"…the formless has its own legacy to fulfill, its
own destiny -- which is partly that of liberating our thinking."
Rosalind Krauss

The ‘art informel’ is defined as one of the most important movements of European art  in the 1940’s and the 1950’s. Artists shifted their concerns from the clean and stable surface of the figurative approach to the unpredictable effects of gestural and explosive lines, and the use of  non-traditional materials. Rougher surfaces and shocking confrontations in between volatile stains and erratic marks dominated the new expressionistic aesthetic of the moment. In Paris, Pierre Soulages, Henry Michaux, Jean Dubuffet, and Jean Fautrier, among others, led the new path to a thickened impasto and to the use of new materials such as sand and tar, giving the work an unusually textured surface with spontaneous brushwork, drips, and blobs of paint straight from the tube. The ‘art informel’ or ‘tachism’ executed spontaneously over the canvasses, gave prevalence to a gestural and calligraphic approach as well as to an emotional speed; it gave vent to the subconscious mind of the artist. Alicia H. Torres, in the tradition of the ‘art informel’, and through the use of multi linear compositions and abstract forms, opens up a new territory of poetic abstract paintings aligned in the ‘art informel’ nowadays.

Torres emphasizes the greatness of metal and the magic of its oxidation process. The artist collects found iron pieces which she bends, tears or models into different shapes, adding acids to its surfaces and allowing a deep process of oxidation to occur. She then adds and superimposes the iron pieces to the canvas, giving birth to magical and unpredictable outlines, derived from their oxides, that become major imprints and “drawings” on the surface. Torres performs a particular postmodern pictorial gesture in her paintings: she practically “sculpts” and “draws” on her works using the metal parts’ oxidation as a process of deconstruction. This allows her to produce a complex and multifarious abstract forms derived from chance. The oxidation process releases its tarnish and creates the imprint of lines, spots, and marks that work like a Rorschach imaginary creation. Dreamlike contours and silhouettes liberate the viewer’s imagination in completing the meaning and sense of the works.

Suggestive sepias, deep overshadows and added colors, result in a intricate territory of poetic echoes. Random patterns create cascades of pure and tactile abstract lines. .The work transforms itself into a sinuous compound of capricious characters. Torres taps into the invisible forces of nature, relying on the enchanting power of the oxides acting over matter. Her paintings show intimacy and an uncanny aura of hallucinatory transparencies and colors. Torres’ works intersect realism through a lyrical abstraction.

In her approach to the liquid states of matter, transparencies and stains, Torres creates a sort of ‘melted” and liquefied vision in her paintings that relate her works to other artists’ methods in contemporary art. Her works remind us the site specific installation Glue Pour (1969) by  Robert Smithson, or Cindy Sherman’s Detritus series. Away from the rationale of the Renaissance and its rigid methods and measures, the artist proposes a sharp deconstruction of matter, pigment and paint, connecting her works to the realm of metaphysical substance and transcendence. In Metamorphosis I she re-creates a world of fluids and drippings through sepia-toned oxides and  colored stains. Intertwined abstract forms emerge from the translucent and the transparent realm of the imaginary. Her work Wings proposes a solid double body marked by the strong brown of the oxides, resembling a gigantic and imaginary wing.  Metamorphosis III reflects a volatile and floating body characterized by browns that act as an earthy prevalence and a deep blue that symbolizes a sublime connection to the heavens.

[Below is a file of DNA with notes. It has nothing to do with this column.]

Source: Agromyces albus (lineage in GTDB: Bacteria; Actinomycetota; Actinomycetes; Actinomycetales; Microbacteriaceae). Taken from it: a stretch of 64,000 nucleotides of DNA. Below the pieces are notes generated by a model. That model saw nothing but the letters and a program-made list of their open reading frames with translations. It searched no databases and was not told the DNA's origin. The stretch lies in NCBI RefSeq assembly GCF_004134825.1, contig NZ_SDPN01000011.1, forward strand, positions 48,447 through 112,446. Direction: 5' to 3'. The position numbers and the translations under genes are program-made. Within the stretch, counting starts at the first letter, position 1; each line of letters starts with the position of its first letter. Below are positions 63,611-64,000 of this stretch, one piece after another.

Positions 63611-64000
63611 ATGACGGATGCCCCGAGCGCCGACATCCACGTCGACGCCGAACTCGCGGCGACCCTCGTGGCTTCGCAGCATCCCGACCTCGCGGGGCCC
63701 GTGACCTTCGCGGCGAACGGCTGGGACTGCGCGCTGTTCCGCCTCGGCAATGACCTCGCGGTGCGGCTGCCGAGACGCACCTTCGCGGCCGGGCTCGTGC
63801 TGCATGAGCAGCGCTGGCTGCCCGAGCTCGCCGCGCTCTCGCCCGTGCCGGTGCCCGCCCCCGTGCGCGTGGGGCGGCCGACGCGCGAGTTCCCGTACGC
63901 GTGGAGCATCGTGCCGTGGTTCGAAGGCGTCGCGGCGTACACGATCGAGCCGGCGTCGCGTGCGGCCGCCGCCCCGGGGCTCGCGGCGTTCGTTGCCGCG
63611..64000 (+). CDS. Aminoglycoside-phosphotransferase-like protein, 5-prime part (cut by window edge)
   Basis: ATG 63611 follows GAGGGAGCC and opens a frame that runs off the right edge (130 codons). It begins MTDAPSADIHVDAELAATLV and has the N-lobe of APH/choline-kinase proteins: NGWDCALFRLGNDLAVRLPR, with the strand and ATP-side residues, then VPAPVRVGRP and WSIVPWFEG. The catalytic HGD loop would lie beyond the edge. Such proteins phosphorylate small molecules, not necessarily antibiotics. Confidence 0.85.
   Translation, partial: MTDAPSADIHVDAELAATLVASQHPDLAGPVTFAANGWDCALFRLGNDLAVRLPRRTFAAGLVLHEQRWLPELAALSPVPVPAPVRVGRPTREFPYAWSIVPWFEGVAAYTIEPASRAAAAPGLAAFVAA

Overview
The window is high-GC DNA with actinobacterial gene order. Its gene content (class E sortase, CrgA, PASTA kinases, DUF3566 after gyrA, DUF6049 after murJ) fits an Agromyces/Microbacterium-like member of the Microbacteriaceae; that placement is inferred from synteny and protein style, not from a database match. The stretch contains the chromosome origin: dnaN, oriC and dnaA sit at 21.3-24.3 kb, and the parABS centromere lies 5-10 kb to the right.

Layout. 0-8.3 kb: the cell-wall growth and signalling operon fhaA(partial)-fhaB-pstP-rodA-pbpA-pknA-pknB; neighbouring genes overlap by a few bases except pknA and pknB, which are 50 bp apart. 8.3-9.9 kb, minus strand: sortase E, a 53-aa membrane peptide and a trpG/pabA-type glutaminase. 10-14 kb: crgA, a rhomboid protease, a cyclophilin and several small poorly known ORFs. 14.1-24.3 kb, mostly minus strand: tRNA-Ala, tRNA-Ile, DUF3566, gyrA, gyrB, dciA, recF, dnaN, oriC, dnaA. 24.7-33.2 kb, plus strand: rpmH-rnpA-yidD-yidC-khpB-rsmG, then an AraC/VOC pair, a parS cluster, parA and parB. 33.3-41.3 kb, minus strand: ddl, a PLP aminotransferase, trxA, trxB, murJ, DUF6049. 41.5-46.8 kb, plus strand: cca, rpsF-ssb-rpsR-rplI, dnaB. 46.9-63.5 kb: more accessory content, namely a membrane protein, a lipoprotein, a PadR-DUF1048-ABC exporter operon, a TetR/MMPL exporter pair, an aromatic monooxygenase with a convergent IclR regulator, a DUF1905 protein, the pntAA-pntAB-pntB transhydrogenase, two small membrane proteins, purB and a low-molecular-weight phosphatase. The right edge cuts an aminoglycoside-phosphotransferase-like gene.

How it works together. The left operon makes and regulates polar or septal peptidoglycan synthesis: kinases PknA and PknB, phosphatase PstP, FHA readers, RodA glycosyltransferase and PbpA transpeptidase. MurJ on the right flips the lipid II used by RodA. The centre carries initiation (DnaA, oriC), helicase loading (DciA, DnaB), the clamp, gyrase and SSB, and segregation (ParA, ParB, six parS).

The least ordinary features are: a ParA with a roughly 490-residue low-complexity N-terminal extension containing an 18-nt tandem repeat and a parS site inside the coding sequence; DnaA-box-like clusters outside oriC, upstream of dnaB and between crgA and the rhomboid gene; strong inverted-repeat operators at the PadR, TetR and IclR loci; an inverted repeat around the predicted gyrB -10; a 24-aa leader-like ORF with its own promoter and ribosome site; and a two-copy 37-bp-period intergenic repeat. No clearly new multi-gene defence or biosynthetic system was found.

Torres intentionally breaks down the relevance of figuration and its boring narratives. Her images in the canvas become pure eruption of formless spots, bifurcated lines, and intersected diagrams, which result in an imaginary chart dominated by the chance and the ‘accident’.

The triumph of the  inform or the dominance of the ‘formless’ -to cite Yves Alan-Bois and Rosalind Krauss in their famous Pompidou’s exhibition ‘Formless: The User’s Guide’ (1) in Paris in 1996- is most appropriate to define Torres’ works: the formless, as a way to express the unseen and the subconscious. Expansive and contracted lines, boundless contours, diverging and converging matrixes, and multiple vanishing points create a delirious passage to the unpredictable. The spectator navigates into a kaleidoscope of fluctuating signals and flails.

The artist maps out metaphysical configurations of intrepid resonances and allusions. Her works give birth to displacements and accidents on the flow of matter with centrifugal fluids in complex webs in a field of non-gravity. Chaotic patterns intermingle with orderly ones (‘attractors’(2) in the creation of a new geometry of the irregularity.

In her use of the unbound and the formless, the artist points out to the ‘fractal’ arrangement of nature (3). She proposes a non-linear vision of the world, and offers a gate to the mystical and the unseen.

Dr. Milagros Bello, Ph.D.
Art critic


  • Art Encyclopedia. The Concise Grove Dictionary of Art. Copyright © 2002 by Oxford University Press, Inc. Link
  • Art Encyclopedia. Art Informel Link
  • Yves Alain-Blois and Rosalind Krauss    L’Informe: Mode d’emploi,  Centre Georges Pompidou, Paris, 1996
    John Briggs   Fractals. The Pattern of Chaos, A Touchstone book, Simon & Shuster Publications, New York Link
  • Chaos Theory, A brief introduction  Link
  • Joan M. Marter  Abstract Expressionism Link
  • Benjamin Noys    Geroges Bataille   Link

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